Opinion: Chavez’s Bolivarian Alliance Social Movements, A Front for Terrorism?

In March of 2011, and in response to President Obama’s trip through Latin America, President Hugo Chávez of Venezuela visited Cochabamba, Bolivia. During a large rally held with ideological ally Evo Morales, both presidents called for the reinforcing of the social movements as a mechanism to strengthen the Bolivarian Alliance of the Americas (ALBA).  

The ALBA, for those who don’t know, is President Chávez’s plan for a regional confederation of Latin American countries to counter the power of the United States

According to the ALBA’s website, the organizational structure for this confederation consists of a presidential council, with four technical councils: social, economic, political, and social movements.  

Narciso Isa Conde, president of the Bolivarian Continental Movement (formerly CCB), one of the ALBA social movements stated, “The ALBA assertively created its Council of Social Movements with the same ranking (within the hierarchy) as the council of ministers. That demonstrates an integration project that goes beyond simply the state or commerce." 

"That is very positive and the MCB should give support and seek participation in the Council of Social Movements and in extra-governmental projects supported by the ALBA," he continued. "While more support and participation the people give to the ALBA, much better will that formidable integration mechanism be.”

Yet what is Isa Conde’s MCB, that it is seeking leadership in the yet-to-be-formed Council of Social Movements? E-mails obtained from the computer of FARC commander Raúl Reyes after he was killed shine light on this Bolivarian Social Movement. 

According to the e-mails, the MCB was originally the idea of well known FARC leader Iván Márquez. Márquez stated that the FARC could use the MCB (then CCB) as cover to open an office in Caracas, ostensibly to liaise with President Chávez and other revolutionaries present in Caracas. 

President Chávez has made no secret of his relationship with Márquez, and even hosted him very publicly in Miraflores, the Venezuelan equivalent of the White House. Márquez bragged that the office would be “a space for engagement between leaders, promoters and organizers of the Latin American left, including insurgent groups, to combat neo-liberalism and forge an interaction of the ideological principals of Marxism-Bolivarianism.”  

The office set up by the CCB in Caracas is located in the Tacagua building of Parque Central, where there are many Venezuelan government offices and think tanks and near the ALBA Hotel, a Hilton seized by the Bolivarians for public functions.

Of the many activities of the MCB, one is the periodic hosting of what they call the “Bolivarian Congress of the People.” The First Continental Bolivarian Congress took place in Caracas in August 2005.  There, according to Márquez, FARC rebels had the opportunity to meet with two Australian arms dealers in the CCB offices in Tacagua. 

The Second Continental Bolivarian Congress was organized in Quito, Ecuador, in February 2008. The event kicked off with a video-taped message from Reyes, the FARC leader. According to reports from Ecuadorian Intelligence passed to the Spanish Intelligence services, two important ETA leaders were also present at this event. Walter Wendelin and Inaki Gil de San Vicente, leaders of the Basque terrorist group’s Latin America wing, Askapena, used the conference to hold side meetings with FARC leaders also present (including, allegedly, Márquez).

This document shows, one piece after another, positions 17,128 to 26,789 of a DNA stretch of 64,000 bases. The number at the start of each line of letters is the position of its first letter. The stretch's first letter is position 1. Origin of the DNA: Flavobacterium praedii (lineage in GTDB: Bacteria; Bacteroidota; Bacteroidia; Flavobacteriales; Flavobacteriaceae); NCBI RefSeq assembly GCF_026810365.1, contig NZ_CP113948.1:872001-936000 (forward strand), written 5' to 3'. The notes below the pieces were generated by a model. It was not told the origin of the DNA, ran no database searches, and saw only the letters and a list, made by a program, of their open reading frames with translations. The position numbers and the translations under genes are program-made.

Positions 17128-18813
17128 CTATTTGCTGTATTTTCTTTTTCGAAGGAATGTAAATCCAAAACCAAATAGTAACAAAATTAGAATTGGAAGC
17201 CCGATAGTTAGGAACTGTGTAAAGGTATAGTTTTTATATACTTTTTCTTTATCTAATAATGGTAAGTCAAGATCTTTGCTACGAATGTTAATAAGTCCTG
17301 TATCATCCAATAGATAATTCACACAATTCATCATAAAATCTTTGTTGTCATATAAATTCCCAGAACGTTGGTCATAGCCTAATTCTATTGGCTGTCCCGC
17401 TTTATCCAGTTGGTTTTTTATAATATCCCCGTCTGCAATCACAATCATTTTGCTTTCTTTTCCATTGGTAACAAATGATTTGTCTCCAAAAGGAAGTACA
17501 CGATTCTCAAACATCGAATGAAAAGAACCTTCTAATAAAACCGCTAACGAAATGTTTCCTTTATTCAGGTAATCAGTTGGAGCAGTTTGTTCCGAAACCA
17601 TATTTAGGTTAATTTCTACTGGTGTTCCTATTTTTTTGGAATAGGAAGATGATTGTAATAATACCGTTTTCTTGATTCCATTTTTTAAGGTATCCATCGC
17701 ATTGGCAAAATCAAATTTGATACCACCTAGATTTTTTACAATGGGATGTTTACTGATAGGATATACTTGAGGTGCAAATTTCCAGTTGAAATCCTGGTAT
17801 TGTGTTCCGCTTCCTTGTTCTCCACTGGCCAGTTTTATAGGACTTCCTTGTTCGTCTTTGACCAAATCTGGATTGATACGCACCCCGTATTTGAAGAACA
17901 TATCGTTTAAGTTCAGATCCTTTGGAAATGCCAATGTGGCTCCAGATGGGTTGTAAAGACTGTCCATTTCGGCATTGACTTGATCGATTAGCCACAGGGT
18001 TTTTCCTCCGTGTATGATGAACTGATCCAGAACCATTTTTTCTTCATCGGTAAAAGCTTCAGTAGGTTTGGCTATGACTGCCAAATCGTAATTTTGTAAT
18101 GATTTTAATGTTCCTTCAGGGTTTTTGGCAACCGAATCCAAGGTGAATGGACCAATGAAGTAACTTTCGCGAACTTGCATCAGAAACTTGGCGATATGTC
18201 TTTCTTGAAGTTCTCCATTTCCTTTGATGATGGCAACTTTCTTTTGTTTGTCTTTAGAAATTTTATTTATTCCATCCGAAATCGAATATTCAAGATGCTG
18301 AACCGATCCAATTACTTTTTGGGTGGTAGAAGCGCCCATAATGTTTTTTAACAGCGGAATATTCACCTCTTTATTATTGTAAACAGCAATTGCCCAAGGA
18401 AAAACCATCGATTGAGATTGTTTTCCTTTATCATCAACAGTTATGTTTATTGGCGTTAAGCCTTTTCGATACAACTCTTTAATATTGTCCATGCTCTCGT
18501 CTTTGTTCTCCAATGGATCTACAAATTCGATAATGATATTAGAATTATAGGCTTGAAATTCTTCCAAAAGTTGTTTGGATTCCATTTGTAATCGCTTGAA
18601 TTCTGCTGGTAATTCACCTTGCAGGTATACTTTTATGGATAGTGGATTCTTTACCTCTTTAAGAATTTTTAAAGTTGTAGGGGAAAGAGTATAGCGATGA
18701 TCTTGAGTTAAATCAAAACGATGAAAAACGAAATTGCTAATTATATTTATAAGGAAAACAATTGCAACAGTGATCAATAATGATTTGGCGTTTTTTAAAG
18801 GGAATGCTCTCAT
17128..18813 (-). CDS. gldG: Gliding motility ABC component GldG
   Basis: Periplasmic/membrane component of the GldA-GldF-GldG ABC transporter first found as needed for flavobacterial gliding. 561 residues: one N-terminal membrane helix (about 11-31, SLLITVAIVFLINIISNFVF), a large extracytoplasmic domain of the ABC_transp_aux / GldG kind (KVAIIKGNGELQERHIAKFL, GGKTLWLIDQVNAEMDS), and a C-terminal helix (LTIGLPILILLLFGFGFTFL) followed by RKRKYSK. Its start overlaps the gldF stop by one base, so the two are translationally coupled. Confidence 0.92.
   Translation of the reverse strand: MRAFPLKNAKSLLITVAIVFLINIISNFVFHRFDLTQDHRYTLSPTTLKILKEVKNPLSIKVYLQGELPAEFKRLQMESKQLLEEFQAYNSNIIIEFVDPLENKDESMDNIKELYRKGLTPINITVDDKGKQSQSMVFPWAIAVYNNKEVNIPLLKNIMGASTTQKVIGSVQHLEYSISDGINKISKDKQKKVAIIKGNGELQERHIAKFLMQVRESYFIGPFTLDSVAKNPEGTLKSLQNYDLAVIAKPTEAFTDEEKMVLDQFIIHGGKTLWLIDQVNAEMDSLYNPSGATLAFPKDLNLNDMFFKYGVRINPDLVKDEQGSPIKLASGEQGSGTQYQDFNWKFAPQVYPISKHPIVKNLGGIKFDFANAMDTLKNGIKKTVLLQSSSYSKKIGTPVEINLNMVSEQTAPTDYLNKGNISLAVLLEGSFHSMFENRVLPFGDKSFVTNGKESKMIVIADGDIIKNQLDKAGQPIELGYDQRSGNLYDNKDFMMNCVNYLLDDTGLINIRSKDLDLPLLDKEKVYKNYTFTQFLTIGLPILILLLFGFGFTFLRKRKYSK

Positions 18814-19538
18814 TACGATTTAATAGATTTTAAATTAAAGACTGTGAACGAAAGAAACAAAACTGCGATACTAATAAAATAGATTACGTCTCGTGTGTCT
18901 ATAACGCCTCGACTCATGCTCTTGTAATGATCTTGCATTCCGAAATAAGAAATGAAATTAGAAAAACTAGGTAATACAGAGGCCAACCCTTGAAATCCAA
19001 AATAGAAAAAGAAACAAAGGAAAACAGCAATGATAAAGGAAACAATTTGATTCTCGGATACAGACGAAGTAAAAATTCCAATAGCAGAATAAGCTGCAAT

In addition, Peruvian Roque González la Rosa, who had served time in a Peruvian prison for his support to the MRTA, a Peruvian terrorist organization, was allegedly there. 

Roque was re-arrested by the Peruvian police upon returning from the Congress to Perú, along with 15 other travelers, for providing material support to the FARC, allegedly facilitating a payment from a source in Caracas for 10 people to visit the Congress. 

Five Mexican participants to the meeting were killed, along with Reyes, after having traveled from the Congress to Reyes’ FARC base in the Ecuadorian jungle – where it was bombed by the Colombian military.

Isa Conde freely admits to being a friend to the FARC. He says he has traveled many times to visit the FARC in Colombia, and agrees that the FARC is an active member of the MCB. The fact that Chávez and the Bolivarian Alliance (ALBA) continue to engage and actively support the FARC is no longer even a thinly veiled secret. 

Why this is permitted is baffling enough. However, to allow Chávez to use social movements as a cover to facilitate the interaction of groups such as ETA, MRTA and FARC terrorists cannot be allowed. 

The Obama administration should begin to take a harder look at the ALBA infrastructure that Chávez is setting up across the continent. As a first step, the Bolivarian Continental Movement (and all its members) should be placed on OFAC. 

To allow terrorists to freely hold court so close to the United States is unacceptable. To do so under the cover of “social justice” should offend our humanitarian spirit. It is high time that those who still defend Chávez’s antics to take a hard look at what he is really up to – they may be surprised by what they find out.

Joel D. Hirst is an International Affairs Fellow in Residence at the Council of Foreign Relations. You can reach him at jhirst@cfr.org, www.twitter.com/joelhirst, and www.joelhirst.com.

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